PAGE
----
"I had a refrigerator full of plastic food buckets that were full of pickles and kimchee and sauerkraut and harissa and salsa and ketchup and mustard and, you know, any kind of craft food you could make," Woehrle says.

Read more

12:01am

Fri February 24, 2012
Television

For Asians And Latinos, Stereotypes Persist In Sitcoms

Originally published on Fri February 24, 2012 4:50 am

Han Lee (Matthew Moy), owner of the Brooklyn diner where Max (Kat Dennings, left) and Caroline (Beth Behrs, right) work, joins the two women as they count their earnings on 2 Broke Girls.
Cliff Lipson CBS

I was flipping around TV channels one evening, and I noticed something amazing. There was a glorious absence of black actors playing maids, sassy, streetwise pimps or bug-eyed buffoons.

And then I saw Han Lee.

On CBS' hit comedy 2 Broke Girls, he owns the diner in Brooklyn where the show's sassy heroines just happen to work. He's a walking bundle of stereotypes: Broken English. Socially awkward. Mostly asexual. His heavy accent is always good for a laugh or two.

Read more

3:21pm

Thu February 23, 2012
Race

African-American Museum Has Its Groundbreaking

On Wednesday, President Obama and a number of special guests celebrated the groundbreaking for the National Museum of African American History and Culture. The Smithsonian museum on the National Mall in Washington, D.C., is expected to open in 2015.

1:01pm

Thu February 23, 2012
Business

Obama's Corporate Tax Cut Plan Faces Uphill Battle

Boeing employees work on a plane engine at the company's factory in Everett, Wash. The Obama administration's corporate tax cut proposal would offer even deeper cuts for U.S. manufacturers like Boeing.
Stephen Brashear Getty Images

President Obama's plan to overhaul the nation's corporate tax system would sharply cut the taxes that U.S. companies pay. But it would also eliminate many of the loopholes that help them pare down what they owe.

White House spokesman Jay Carney says the proposal unveiled Wednesday should appeal to both Democrats and Republicans, by doing what both sides "say is important to do ... which is lower the rate, broaden the base [and] eliminate the underbrush of unnecessary subsidies and loopholes and special provisions that complicate the tax code."

Read more

7:28am

Thu February 23, 2012
Around the Nation

Ohio Church Makes Lenten Ashes Easy To Receive

Originally published on Thu February 23, 2012 7:30 am

Transcript

RENEE MONTAGNE, HOST:

Read more

7:11am

Thu February 23, 2012
Europe

Italian Cabinet Posts Finances, Website Crashes

Italian Prime Minister Mario Monti wants more transparency so he made his cabinet disclose their finances. That sparked so much interest, the government website crashed. Ministers own real estate in New York, Brussels and Paris. One made $9 million last year.

4:00am

Thu February 23, 2012
Middle East

Syrian City Homs Besieged By Government Troops

Syrian government troops are continuing to bombard the central city of Homs. The United Nations says more than five thousand people have been killed during the 11-month uprising. Syrian activists say the number is much higher. Yesterday, two foreign journalists were among those killed.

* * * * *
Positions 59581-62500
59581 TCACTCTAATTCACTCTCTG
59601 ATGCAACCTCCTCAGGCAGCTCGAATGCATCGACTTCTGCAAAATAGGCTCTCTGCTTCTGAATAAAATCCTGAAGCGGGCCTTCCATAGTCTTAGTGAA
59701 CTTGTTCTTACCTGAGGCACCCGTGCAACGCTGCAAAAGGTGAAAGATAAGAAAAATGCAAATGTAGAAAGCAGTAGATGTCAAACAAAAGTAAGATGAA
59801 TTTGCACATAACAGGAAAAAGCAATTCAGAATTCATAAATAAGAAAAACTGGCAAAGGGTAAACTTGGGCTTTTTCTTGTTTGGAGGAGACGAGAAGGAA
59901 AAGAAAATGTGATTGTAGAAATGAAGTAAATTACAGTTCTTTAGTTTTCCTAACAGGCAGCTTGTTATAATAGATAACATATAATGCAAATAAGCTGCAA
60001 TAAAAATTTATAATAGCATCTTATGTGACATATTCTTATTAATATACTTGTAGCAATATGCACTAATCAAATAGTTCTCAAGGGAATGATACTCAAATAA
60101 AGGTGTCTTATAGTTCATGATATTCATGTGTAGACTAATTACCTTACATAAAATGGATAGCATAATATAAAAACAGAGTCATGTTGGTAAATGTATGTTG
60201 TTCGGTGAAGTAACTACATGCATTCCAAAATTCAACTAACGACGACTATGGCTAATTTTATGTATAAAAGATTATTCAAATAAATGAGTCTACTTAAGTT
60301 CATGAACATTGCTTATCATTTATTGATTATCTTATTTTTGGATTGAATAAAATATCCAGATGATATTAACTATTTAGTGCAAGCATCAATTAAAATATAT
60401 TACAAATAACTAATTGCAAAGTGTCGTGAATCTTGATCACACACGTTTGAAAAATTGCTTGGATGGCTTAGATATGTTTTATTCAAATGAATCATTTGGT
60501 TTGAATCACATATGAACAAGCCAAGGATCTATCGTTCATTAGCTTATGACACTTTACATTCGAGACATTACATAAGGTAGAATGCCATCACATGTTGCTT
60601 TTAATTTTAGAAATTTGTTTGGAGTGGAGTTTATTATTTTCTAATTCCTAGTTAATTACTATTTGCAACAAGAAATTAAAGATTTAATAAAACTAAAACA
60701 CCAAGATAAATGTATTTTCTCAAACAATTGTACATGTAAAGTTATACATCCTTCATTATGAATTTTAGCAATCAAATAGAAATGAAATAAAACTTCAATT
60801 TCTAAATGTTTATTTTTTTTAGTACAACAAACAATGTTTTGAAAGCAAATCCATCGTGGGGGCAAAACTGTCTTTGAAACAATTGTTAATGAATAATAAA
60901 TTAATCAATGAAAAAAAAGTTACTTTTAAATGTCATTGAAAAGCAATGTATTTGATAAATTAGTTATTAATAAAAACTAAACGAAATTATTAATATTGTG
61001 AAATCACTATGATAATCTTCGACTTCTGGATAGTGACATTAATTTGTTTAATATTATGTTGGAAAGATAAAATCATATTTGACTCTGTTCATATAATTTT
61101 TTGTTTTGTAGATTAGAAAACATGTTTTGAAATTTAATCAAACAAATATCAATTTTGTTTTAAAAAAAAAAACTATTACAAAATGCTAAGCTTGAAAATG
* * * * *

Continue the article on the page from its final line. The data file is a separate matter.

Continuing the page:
4:00am

Thu February 23, 2012
Business

The Last Word In Business

Renee Montagne has the Last Word in business.

4:00am

Thu February 23, 2012
Africa

London Meeting To Focus On Somalia's Needs

Originally published on Thu February 23, 2012 6:31 am

Transcript

STEVE INSKEEP, HOST:

It's MORNING EDITION, from NPR News. I'm Steve Inskeep.

RENEE MONTAGNE, HOST:

And I'm Renee Montagne.

Read more

9:48am

Wed February 22, 2012
U.S.

Massey Officials Charged In 2010 Coal Mine Blast

Originally published on Wed February 22, 2012 9:49 am

Transcript

RENEE MONTAGNE, HOST:

We have an update now on a story NPR's been investigating for almost two years. This morning, federal prosecutors filed criminal charges in a 2010 coal mine explosion in West Virginia. Twenty-nine mine workers died in the blast at the Upper Big Branch mine. The charges reach into the management ranks of Massey Energy, the company that operated the mine. NPR's Howard Berkes joins us now for details.

Good morning, Howard.

HOWARD BERKES, BYLINE: Good morning, Renee.

Read more

8:47am

Wed February 22, 2012
Remembrances

Journalist Marie Colvin Killed In Syrian Shelling

Transcript

RENEE MONTAGNE, HOST:

This is MORNING EDITION, from NPR News. I'm Renee Montagne.

STEVE INSKEEP, HOST:

And I'm Steve Inskeep. Marie Colvin of the Sunday Times in London spent a career documenting the peril that others faced, which meant the American reporter shared their danger. Her paper says she was killed today by artillery fire that struck the Syrian city of Homs. French officials affirm a French photojournalist has also been killed.

Read more

8:19am

Wed February 22, 2012
Middle East

2 Veteran Journalists Are Killed Reporting On Syria